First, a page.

The SPOT company promotes this as a potentially life-saving device, because you can use it to call for 911-style rescue from places that don't have mobile phone coverage. Besides that, the device is also also a way for the folks back home to know you're still moving (not lying in a ditch or dashed on rocks) and to follow along on your adventures.

First things first: it works

I bought one of these when they had just come out, and it works great. It does everything it says it does, it seems reliable and rugged, and it's not finicky at all. Put it someplace where it can see the sky, press the button to enter tracking mode, and it sends your location out to the web. You can press the other buttons to send messages (by e-mail and cell phone) to addresses you set up. I've read stories from people who used the 911 feature and that seems to work too.

How does it work?

The device uses GPS satellites to determine its own location. When it decides to send a message, it transmits to a different satellite system (operated by GlobalStar). This second satellite system is used for satellite-phone service, too, but these tiny data packets reporting your position don't cost nearly as much as a voice connection. The message goes back to SPOT headquarters, where they are received and processed by SPOT computers. Their system will send e-mail messages and text messages to the addresses you set up in your account, and do all the other things they do.


The system covers the land areas of North America and Europe really well. Other parts of the world are not fully covered, and non-coastal ocean areas aren't covered at all. You can check out the SPOT company web site to see worldwide coverage maps.

You might be surprised by this - after all, it's satellite-based, and GPS works everywhere. The SPOT system's limited coverage is due to the satellite system they use for sending your position reports back to home base. The satellites they send those messages to act as "repeaters" in space: they just bounce the message back down to Earth, to a terrestrial receiver. In order for your message to get to SPOT, two things have to be true: there has to be a message-system satellite in range to "see" the transmission from your SPOT device, and that same satellite also has to be visible to one of GlobalStar's receiving stations. Otherwise the message does not go through. They don't have ground stations covering all the land area of the world and they have none at sea, so you don't have service coverage in all areas of the globe.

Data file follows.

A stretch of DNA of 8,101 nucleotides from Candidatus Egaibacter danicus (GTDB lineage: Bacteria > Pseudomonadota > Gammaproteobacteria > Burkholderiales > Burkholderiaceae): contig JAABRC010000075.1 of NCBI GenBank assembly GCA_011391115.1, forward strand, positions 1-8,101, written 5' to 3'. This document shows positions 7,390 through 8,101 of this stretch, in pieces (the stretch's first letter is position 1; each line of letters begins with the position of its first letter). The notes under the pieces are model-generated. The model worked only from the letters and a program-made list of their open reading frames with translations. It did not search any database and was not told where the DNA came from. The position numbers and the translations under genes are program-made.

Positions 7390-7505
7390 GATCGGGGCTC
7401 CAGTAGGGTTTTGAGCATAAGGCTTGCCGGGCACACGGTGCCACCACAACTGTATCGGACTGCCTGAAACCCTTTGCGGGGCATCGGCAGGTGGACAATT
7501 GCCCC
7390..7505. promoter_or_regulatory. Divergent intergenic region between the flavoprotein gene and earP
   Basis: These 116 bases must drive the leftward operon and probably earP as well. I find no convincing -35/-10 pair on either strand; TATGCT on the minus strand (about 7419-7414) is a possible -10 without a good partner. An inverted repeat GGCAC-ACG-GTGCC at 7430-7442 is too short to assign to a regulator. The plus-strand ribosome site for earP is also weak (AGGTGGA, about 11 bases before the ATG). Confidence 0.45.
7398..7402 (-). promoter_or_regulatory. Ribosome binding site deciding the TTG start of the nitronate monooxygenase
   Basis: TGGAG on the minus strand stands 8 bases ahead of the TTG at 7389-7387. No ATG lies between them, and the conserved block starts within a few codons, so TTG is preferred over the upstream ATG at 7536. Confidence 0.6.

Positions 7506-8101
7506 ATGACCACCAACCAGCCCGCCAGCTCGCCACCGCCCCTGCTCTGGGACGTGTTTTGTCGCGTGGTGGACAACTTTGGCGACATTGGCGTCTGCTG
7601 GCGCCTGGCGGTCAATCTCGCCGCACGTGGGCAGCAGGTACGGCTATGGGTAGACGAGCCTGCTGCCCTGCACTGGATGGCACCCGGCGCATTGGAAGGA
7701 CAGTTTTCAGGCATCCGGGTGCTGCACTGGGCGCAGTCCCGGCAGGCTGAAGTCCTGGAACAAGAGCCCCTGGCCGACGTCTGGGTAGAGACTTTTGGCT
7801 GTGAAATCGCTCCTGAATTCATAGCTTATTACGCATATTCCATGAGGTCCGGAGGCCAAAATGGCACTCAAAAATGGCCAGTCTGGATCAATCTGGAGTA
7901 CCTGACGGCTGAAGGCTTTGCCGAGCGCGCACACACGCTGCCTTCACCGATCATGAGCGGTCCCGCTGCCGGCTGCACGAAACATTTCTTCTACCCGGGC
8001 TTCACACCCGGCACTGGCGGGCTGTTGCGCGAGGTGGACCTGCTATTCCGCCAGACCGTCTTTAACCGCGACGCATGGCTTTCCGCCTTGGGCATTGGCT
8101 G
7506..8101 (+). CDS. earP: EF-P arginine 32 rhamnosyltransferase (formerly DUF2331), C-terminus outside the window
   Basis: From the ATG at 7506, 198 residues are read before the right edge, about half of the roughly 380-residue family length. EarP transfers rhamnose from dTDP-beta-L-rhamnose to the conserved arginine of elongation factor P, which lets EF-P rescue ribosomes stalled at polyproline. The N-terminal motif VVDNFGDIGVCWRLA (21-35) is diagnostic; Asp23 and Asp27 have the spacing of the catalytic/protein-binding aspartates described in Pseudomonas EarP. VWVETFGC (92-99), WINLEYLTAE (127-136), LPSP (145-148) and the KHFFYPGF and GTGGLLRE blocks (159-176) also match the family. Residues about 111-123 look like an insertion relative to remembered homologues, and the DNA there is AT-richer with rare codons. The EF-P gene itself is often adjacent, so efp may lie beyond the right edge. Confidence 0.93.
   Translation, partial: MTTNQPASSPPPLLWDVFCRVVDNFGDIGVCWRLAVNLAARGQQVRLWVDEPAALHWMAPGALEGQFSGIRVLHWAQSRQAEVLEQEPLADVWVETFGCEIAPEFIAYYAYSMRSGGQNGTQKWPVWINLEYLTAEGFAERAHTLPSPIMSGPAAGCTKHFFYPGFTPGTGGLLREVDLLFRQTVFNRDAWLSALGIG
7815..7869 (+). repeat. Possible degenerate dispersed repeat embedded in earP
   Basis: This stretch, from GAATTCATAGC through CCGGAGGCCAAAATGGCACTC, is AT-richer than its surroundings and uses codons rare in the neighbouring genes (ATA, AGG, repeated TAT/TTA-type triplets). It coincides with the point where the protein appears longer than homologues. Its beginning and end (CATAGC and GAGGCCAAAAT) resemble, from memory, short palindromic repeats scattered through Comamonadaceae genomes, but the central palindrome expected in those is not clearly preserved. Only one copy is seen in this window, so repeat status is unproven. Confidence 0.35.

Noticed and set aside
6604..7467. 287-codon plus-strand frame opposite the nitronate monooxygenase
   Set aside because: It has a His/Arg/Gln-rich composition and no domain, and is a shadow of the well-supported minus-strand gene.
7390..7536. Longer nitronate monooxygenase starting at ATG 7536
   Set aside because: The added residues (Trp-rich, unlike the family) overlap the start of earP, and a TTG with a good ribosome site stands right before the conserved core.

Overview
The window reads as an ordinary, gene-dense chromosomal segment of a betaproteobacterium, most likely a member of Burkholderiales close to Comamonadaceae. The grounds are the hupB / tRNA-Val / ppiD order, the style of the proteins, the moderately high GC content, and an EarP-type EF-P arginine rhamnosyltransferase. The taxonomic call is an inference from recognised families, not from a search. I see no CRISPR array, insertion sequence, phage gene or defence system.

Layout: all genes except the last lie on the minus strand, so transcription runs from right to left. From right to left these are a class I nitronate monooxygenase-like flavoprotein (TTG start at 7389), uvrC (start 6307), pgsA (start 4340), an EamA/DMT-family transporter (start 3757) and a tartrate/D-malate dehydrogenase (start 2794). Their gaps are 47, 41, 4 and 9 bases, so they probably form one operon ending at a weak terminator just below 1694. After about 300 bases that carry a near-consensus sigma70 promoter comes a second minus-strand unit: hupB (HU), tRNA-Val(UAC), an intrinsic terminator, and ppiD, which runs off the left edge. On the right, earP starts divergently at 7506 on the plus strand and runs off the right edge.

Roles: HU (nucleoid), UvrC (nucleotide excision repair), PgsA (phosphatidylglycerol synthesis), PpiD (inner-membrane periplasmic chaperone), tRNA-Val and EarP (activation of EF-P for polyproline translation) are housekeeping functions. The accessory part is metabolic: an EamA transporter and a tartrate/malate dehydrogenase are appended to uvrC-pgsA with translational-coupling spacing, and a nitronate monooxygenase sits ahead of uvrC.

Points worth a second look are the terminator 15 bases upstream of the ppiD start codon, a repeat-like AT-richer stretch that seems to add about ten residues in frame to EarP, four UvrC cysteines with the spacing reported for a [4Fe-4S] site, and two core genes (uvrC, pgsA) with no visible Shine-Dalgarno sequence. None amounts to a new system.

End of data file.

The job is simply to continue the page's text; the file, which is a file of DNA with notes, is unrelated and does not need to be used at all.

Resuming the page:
What's the deal with 911 rescue?

If you activate the 911 feature, people at the GEOS, Inc emergency response center will see both the report and your location and initiate emergency response. They will call local authorities (local to your location, that is), and then coordinate with them if your location changes or other information comes. The GEOS people are the real deal: they do this all the time, it's their business and they've been at it a while.

When you set up your service, you enter some contact phone numbers that the GEOS people call to ask if this is a real alert. Their procedure is to call the local authorities first, then call your contact numbers. If nobody answers at your contact numbers, or if nobody can confirm it's a false alarm, they assume it's real. They will continue to call your contact numbers to let your people know you had an emergency and to get and give additional information that might help.